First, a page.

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Texas Lawmakers Approve Ban on 'Sanctuary Cities'

  • Associated Press

Students gather in the Texas Capitol to oppose SB4, an anti-sanctuary-cities bill that seeks to jail sheriffs and other officials who refuse to help enforce federal immigration law, in Austin, Texas, April 26, 2017. The Legislature passed the bill May 3, 2017.

The Texas Legislature on Wednesday passed a ban on "sanctuary cities'' that allows police officers to ask about a person's immigration status and threatens sheriffs and police chiefs with jail time if they don't work with federal authorities.

Republican Governor Greg Abbott has pledged to sign the bill into law.

The Republican-led Senate passed the bill Wednesday despite objections from Democrats, who called the bill a "show me your papers'' measure that would be used to discriminate against Latinos.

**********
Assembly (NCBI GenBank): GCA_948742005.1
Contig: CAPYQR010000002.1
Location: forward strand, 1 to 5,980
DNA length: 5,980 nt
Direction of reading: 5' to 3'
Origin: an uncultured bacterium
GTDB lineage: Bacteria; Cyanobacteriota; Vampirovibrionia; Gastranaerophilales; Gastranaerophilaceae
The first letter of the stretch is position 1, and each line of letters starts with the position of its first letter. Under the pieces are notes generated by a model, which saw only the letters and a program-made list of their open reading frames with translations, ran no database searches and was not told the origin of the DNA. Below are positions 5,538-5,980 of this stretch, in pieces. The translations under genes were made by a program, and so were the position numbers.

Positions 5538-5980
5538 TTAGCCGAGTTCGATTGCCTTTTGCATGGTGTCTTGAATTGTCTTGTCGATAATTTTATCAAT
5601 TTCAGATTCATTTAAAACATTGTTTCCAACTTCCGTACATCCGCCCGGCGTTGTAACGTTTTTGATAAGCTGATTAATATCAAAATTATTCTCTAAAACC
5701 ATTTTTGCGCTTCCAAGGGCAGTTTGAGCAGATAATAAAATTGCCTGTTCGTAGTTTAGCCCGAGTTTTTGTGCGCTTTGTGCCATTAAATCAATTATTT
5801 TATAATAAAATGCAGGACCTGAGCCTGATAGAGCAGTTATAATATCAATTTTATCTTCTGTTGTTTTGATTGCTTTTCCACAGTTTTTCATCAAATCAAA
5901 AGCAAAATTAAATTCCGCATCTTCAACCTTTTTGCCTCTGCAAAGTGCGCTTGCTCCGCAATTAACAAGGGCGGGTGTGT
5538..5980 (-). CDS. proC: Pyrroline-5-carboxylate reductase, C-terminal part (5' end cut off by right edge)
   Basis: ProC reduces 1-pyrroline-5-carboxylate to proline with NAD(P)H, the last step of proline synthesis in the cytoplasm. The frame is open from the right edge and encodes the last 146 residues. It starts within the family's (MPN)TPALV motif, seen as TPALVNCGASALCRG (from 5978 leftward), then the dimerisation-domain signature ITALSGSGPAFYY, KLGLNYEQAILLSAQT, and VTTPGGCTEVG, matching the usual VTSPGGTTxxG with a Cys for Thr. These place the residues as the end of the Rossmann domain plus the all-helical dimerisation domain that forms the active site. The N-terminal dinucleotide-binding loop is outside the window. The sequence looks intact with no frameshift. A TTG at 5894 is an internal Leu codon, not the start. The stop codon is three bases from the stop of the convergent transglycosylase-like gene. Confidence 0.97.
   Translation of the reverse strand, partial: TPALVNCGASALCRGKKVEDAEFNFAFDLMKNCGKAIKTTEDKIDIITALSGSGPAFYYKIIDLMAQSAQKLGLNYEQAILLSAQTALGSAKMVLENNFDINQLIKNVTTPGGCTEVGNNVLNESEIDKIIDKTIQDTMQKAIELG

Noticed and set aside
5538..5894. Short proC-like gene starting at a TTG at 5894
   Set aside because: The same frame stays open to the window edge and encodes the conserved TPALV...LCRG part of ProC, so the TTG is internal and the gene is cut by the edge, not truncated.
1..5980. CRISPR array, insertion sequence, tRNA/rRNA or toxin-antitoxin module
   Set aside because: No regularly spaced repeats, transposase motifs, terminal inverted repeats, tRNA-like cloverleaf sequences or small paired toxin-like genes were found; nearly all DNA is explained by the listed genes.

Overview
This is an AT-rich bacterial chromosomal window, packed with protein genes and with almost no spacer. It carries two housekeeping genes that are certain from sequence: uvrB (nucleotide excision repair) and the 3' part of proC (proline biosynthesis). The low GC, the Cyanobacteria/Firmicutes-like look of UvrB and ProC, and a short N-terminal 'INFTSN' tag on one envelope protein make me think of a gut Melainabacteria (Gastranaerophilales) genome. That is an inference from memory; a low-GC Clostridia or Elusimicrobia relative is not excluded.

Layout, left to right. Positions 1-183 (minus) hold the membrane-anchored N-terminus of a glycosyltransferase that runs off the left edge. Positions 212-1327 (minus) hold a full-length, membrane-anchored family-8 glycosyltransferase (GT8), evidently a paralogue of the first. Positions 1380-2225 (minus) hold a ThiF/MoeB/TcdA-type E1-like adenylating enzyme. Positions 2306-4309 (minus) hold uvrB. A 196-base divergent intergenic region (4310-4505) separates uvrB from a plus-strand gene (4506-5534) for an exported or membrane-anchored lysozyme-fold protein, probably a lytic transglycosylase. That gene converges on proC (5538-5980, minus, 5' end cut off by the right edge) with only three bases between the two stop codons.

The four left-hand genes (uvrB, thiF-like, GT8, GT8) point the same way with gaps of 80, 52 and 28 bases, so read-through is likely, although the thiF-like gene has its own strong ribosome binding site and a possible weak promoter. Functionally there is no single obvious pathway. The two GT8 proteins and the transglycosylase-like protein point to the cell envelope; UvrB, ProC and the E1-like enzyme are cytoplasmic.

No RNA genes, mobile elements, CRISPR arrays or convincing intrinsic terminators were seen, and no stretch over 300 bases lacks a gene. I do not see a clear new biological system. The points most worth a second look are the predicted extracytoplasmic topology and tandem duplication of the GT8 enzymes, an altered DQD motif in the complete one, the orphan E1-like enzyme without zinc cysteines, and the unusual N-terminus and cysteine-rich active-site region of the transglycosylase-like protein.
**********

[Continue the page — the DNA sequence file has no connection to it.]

Texas Rep. Charlie Geren, R-Fort Worth, answers questions as the Texas House debates an anti-sanctuary-cities bill that seeks to jail sheriffs and other officials who refuse to help enforce federal immigration law, in Austin, April 26, 2017. The Legislature completed approval of the bill May 3, 2017.
Texas Rep. Charlie Geren, R-Fort Worth, answers questions as the Texas House debates an anti-sanctuary-cities bill that seeks to jail sheriffs and other officials who refuse to help enforce federal immigration law, in Austin, April 26, 2017. The Legislature completed approval of the bill May 3, 2017.

The term "sanctuary cities'' has no legal definition, but Republicans want local police to help federal immigration agents crack down on criminal suspects who are in the U.S. illegally.

The bill allows the state to withhold funding from local governments for acting as sanctuary cities.

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